When trying to understand the refraction of light when it hits a slower medium, lots of people seem to be enlightened by the 'marching band' or 'marching soldiers' analogy, which 'explains' that when a platoon marching in a straight line on a concrete road hits the side of the road at an angle and goes into a swamp, the soldier which is first to hit the swamp will start walking slower while the soldiers that are still on the road keep going at the previous speed. This supposedly explains intuitively why the marching band changes direction.

I don't understand how this works at all, the soldiers hitting the slower medium will start walking slower but why on earth would they change direction as well? As I see it, the front line of soldiers will form a different angle to the direction the platoon is marching in after it has hit the interface, but the platoon should still be going in the exact same direction even if the soldiers run into each other because the guy in front is slowing down. Am I missing something in the analogy or is the analogy a really bad one (which I'm starting to suspect strongly)?

  • $\begingroup$ Have you tried a Huygens construction? When you say that the soldiers in the same line lock arms they turn when they slow down - just as the superposition of Huygens wavelets propagates normal to their wavefront. $\endgroup$
    – Floris
    Mar 25 '15 at 23:48

Imagine not the direction of the column but the direction of the front row. Suppose the front row of soldiers were carrying a horizontal bar, the one on the left hitting the swamp would slow down while the one on the right was still moving quickly so the bar (=wavefront) would change direction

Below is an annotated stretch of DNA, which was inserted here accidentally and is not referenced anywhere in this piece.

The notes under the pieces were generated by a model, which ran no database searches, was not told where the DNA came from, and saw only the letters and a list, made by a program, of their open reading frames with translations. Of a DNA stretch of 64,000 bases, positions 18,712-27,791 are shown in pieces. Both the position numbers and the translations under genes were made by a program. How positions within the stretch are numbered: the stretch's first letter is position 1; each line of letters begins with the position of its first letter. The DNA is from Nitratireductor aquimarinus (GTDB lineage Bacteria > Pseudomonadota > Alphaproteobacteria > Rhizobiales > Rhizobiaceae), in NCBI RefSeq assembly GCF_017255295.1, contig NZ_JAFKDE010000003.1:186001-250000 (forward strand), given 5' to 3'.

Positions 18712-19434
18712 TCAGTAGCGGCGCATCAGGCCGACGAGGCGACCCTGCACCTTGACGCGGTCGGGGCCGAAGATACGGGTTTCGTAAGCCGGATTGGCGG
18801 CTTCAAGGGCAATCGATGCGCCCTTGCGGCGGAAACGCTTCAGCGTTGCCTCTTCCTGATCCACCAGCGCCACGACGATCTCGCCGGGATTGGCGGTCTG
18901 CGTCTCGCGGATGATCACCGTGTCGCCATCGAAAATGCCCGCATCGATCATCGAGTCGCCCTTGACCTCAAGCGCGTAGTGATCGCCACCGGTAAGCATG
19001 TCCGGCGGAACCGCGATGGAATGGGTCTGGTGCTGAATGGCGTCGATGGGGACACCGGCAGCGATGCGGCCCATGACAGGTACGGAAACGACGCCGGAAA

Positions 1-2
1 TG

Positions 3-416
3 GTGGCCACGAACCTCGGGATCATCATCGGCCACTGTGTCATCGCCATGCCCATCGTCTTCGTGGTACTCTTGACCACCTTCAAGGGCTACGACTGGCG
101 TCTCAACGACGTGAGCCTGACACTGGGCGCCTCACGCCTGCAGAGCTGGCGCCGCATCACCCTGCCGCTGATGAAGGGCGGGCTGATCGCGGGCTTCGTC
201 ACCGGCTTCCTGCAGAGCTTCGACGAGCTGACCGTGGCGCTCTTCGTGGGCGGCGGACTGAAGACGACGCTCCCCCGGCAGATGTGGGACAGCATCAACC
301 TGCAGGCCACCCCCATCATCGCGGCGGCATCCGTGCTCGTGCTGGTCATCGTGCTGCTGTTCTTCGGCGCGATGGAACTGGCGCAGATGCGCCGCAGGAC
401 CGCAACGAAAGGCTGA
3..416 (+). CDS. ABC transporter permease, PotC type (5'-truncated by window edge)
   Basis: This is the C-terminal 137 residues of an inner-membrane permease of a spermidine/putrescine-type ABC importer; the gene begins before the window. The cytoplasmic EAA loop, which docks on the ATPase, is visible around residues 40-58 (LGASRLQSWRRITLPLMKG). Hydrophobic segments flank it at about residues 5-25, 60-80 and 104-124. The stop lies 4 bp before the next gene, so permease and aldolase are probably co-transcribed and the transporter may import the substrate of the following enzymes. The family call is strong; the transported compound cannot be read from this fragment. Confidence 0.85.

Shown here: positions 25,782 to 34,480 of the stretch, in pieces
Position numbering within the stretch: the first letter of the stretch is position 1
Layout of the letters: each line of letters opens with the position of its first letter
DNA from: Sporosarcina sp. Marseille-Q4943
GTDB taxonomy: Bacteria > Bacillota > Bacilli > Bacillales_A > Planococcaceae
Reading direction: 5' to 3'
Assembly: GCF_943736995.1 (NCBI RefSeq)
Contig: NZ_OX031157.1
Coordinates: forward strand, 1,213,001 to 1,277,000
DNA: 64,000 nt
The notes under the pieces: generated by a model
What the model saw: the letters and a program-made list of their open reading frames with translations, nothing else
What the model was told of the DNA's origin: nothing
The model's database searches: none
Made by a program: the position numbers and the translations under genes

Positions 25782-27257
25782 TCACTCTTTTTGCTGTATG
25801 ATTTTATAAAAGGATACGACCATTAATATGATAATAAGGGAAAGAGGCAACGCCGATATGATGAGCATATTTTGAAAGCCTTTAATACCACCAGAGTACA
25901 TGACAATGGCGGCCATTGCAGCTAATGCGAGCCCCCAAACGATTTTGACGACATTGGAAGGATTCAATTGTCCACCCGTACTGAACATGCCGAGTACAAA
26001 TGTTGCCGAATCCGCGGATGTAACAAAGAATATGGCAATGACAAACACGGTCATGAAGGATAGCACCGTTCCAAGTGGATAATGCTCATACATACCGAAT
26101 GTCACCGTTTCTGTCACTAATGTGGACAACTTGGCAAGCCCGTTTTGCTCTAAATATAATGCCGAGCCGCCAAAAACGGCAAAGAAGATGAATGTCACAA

It's a slightly bad analogy. A much better one is:

Imagine you were on a beach and had to reach somebody in the water. You could run to the nearest point of the water and swim diagonally, but assuming you swim slower than you run, this would take the most time. Or you could run all the way along the beach to the closest point to the person and swim the shortest distance but this is still a longer than necessary path.

But there is a point on the beach where if you ran to that point then swam, you would minimise the total time taken. The point would depend only on the ratio of your speed running and swimming. This is exactly what light does. It's called Fermat's principle and is one of the most fundamental things in physics.

  • $\begingroup$ Thanks for your input, I've heard the beach example before as well but that explains what light does rather than why it does what it does I believe. Ok it takes the fastest path, but what are the mechanics behind this? Or will I get no further than a quantum superposition type of answer? $\endgroup$
    – Asciiom
    Mar 26 '15 at 23:04
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    $\begingroup$ @JeroenMoons - how does the light know is possibly the most fundemental question in physic! One suggestion is that all paths are tried in multiple universes and we end up in the one with the shortest path. And that is one of the more 'sensible' suggestions $\endgroup$ Mar 26 '15 at 23:46
  • $\begingroup$ I'm kind of glad to hear that because I was getting the impression everyone just finds this all so easy to grasp and I felt dumb for not getting it :) Thanks for your help! $\endgroup$
    – Asciiom
    Mar 27 '15 at 0:07
  • $\begingroup$ see physics.stackexchange.com/questions/558397/… $\endgroup$
    – lamplamp
    Jun 11 '20 at 10:05
  • $\begingroup$ analogy is actually excellent if applied properly $\endgroup$
    – lamplamp
    Jun 11 '20 at 10:06

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